Directed by Jared Hess
Released October 30, 2009
Sometimes it seems that the process of making a movie is infinitely better than the finished product. That’s almost certainly the case for the new film from Jared Hess, director of “Napoleon Dynamite” and “Nacho Libre.” To hear the cast and the hilarious Hess talk about it, the movie was a blast. There’s one incredible, film-stealing performance in “Gentlemen Broncos,” the story of a young sci-fi writer named Benjamin whose story is stolen by his idol, but otherwise it just doesn’t work, and hearing about it is far more fulfilling than actually viewing it.
Hess and producer Mike White, who also costars as Benjamin’s church-sponsored Guardian Angel, discuss how enjoyable it was to make Hess’ third project. Regarding “Gentlemen Broncos,” White, who previously collaborated with Hess on his second film, “Nacho Libre,” stresses that “had ‘Napoleon Dynamite’ not been a success, it might have been hard, since the script was just as bonkers as the movie.” Hess was thrilled with the reception of his first film, citing how “you make a film and hope that there are people out there who like you.” Audiences fell for the geeky Napoleon and voted for Pedro back in 2004. Now, Hess’ newest film is a bit smarter in concept but just as devastatingly not deft as this first.
There’s a theme of depravity that runs through “Gentlemen Broncos” and leaves no character unaffected. The hero figure is the sheepish Benjamin (Michael Angarano), who can’t seem to catch a break and continually gets stomped on by everyone he encounters. Benjamin’s mother Judith (Jennifer Coolidge) and his Guardian Angel (White) are kind-hearted enough who don’t possess a thread of intelligence. Benjamin’s writers’ camp buddies Tabatha (Halley Feiffer) and Lonnie (Hector Jimenez) don’t ever really seem to connect with him, and their superficial interactions and airy conversations make it clear that they’re off in their own weird world. Movies which involve one character continually getting crapped on can be effective, like two radically different examples, “Meet the Parents” and “A Serious Man,” but there’s a limit to the acceptable amount of continuous failure and disappointment that one character, not to mention one moviegoer, can endure.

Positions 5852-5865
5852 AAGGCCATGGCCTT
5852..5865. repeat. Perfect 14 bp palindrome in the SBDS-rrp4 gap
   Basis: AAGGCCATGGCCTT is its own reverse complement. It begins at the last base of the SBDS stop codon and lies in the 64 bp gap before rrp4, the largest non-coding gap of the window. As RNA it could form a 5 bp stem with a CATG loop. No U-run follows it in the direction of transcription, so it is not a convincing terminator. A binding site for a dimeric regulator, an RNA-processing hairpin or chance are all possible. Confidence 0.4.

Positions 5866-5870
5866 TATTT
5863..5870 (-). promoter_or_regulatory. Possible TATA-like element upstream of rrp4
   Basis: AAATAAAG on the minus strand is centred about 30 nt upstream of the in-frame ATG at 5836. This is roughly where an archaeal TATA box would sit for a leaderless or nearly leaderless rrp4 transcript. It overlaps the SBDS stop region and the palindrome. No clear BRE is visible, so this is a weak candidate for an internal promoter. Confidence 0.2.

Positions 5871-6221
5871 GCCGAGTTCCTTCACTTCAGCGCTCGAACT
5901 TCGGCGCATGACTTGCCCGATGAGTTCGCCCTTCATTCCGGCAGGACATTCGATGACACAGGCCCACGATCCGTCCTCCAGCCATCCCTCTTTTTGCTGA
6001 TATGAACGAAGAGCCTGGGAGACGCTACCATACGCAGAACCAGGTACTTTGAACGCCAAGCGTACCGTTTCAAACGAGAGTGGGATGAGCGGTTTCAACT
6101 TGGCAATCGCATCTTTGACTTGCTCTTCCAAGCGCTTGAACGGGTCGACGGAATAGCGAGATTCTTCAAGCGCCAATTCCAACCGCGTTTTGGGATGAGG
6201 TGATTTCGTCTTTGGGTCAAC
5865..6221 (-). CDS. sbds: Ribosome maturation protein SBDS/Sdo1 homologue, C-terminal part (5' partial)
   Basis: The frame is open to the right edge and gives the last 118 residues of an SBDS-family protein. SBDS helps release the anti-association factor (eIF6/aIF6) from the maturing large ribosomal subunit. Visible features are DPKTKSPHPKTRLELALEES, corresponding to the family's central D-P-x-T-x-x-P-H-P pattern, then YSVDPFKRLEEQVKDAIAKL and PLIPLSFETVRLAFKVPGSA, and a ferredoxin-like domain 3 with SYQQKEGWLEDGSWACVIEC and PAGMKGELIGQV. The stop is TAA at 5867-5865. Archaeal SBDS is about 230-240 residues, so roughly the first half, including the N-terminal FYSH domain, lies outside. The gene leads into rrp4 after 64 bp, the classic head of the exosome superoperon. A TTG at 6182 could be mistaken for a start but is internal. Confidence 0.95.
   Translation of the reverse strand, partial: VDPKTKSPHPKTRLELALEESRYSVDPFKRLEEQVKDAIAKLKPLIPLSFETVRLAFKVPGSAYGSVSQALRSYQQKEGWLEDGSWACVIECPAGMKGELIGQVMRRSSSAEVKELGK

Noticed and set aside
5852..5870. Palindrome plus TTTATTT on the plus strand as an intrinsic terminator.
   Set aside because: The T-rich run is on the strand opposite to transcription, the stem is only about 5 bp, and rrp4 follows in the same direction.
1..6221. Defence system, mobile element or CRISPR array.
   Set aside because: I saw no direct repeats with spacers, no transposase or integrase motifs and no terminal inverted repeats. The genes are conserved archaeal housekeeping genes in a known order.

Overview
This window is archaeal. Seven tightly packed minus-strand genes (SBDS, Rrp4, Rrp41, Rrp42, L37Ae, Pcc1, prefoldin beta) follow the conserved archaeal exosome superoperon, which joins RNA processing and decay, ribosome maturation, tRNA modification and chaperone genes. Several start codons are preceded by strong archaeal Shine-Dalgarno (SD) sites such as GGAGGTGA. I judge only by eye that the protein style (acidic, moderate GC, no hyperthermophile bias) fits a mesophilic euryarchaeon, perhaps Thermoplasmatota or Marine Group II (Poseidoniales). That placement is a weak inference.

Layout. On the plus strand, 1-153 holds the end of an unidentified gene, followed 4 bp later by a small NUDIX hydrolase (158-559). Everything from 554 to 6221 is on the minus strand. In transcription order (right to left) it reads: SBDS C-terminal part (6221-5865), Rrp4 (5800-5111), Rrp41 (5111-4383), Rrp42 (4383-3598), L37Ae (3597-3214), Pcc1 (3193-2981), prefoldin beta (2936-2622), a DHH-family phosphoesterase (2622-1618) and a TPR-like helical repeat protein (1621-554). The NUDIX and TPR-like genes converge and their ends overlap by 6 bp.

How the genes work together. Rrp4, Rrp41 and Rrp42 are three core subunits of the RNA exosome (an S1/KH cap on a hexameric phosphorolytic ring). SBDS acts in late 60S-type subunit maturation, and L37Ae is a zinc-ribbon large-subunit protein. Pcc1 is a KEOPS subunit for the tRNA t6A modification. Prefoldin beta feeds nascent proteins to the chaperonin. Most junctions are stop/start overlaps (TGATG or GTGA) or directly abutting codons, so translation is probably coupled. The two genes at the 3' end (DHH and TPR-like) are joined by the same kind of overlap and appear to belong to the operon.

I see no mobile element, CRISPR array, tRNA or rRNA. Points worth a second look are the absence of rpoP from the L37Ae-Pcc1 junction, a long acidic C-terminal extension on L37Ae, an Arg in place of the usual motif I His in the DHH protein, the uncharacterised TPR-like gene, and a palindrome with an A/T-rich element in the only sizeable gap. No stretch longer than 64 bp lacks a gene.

And then there’s Jemaine Clement. The “Flight of the Conchords” bandmate portrays the eternally Bluetooth-sporting extremely cheesy sci-fi cult writer Ronald Chevalier, Benjamin’s idol. His character is relentlessly over-the-top and absolutely devoid of morals. Yet somehow the impossibly hilarious Clement takes every small moment and overdoes it to a magnificent level. As a result, he’s far and away the funniest part of a movie that just isn’t very funny. Fellow cast members all agree that he’s extraordinarily funny, and he shares that quality with Hess, whose directing style involves spot-on voice impressions of how the actors should deliver their lines. “For me, I have to perform and then tell them to copy me,” he says. White describes him as “the camp counselor you wish you had,” adding that he possesses a “paternalistic maturity.”
There’s no doubt that that Hess and Clement are hilarious, and the rest of the cast is having a ball. It’s as if the audience simply isn’t in on the joke. The awful sci-fi subplot of the film, split into three versions – Benjamin’s imagined visualization of his novel, Chevalier’s modified imagined visualization, and Tabatha and Lonnie’s low-budget filmed version – contains some dutiful references, but in the end it’s far too preposterous for its own good. Unlike classic, trashy, campy sci-fi like “Zardoz,” this story knows it’s bad, in all of its renderings, and that’s not a good thing. Similarly, the movie tries to play all of its characters too outlandishly, and the intersection of all those crazy personalities isn’t pretty. Clement is acting in a movie all his own, and that’s terrific, but as a whole, “Gentlemen Broncos” is just one big mess.
Sunday, November 8, 2009